Hailey Oppenlander | June 12, 2019
Shelene Baiyee’s time at Notre Dame has been characterized by connection – whether it’s with faculty, other students, or seemingly unrelated subject matters.
The rising senior Africana studies and biology major may be busy with clubs, service, research, and more, but never loses sight of what drives her forward — the connection between it all.
“When you have a liberal arts education, it forces you to interact with other fields outside of your necessary major, and it opens your eyes to other points of view,” she said.
Shelene SslpBaiyee carrying the youngest participant at the holding the youngest participant of the Claver House Summer Camp in St. Louis, where she was helping as part of the Center for Social Concerns' Summer Service Leadership Program.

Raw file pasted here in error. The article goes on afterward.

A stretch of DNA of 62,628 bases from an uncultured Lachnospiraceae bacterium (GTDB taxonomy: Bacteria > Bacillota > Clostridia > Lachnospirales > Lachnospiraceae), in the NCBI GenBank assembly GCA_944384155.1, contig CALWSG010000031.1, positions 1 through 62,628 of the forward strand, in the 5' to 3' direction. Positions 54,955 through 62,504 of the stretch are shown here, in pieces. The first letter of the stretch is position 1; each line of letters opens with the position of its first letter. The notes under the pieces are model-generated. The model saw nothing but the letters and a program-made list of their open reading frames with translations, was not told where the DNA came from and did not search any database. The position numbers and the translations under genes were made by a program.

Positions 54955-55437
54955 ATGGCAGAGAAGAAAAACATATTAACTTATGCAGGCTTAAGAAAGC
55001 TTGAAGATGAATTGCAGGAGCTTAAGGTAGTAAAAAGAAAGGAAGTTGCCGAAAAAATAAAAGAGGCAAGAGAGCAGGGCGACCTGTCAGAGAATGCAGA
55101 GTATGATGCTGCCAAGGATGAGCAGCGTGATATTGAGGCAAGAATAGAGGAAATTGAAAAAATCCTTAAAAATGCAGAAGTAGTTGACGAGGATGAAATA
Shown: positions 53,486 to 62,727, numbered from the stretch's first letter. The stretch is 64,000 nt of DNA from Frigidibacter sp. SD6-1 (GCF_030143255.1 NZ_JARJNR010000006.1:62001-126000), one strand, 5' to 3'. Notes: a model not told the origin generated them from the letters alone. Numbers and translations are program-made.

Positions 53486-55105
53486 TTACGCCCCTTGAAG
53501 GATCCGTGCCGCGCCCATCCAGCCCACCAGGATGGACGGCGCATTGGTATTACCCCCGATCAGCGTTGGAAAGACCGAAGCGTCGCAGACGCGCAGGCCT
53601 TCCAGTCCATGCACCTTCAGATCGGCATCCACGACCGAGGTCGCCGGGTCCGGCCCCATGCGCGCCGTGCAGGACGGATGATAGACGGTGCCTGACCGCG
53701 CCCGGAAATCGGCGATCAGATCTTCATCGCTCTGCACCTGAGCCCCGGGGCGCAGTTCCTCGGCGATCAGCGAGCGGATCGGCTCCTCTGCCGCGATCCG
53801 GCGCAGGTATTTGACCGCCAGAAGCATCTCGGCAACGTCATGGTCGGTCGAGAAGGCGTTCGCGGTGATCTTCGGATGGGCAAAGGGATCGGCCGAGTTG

Growing up in Indianapolis, science was the way in which Baiyee explored and understood the world. Baiyee is still fascinated by scientific knowledge, but she has also learned that science cannot serve as her only form of understanding.
“I knew that I could not just do STEM, because STEM alone doesn’t explain anything beyond biological processes, how organisms interact together,” she said.
Africana studies provided Baiyee with that other form of understanding.
“It’s really important, especially as a black female in America, to understand the history of race in America, and to acknowledge a lot of history that has been left out of history books,” she said. “Having two extremely different majors allows you to see the interconnectedness of certain topics and life in general, because what you can understand through science can be aided by history.”
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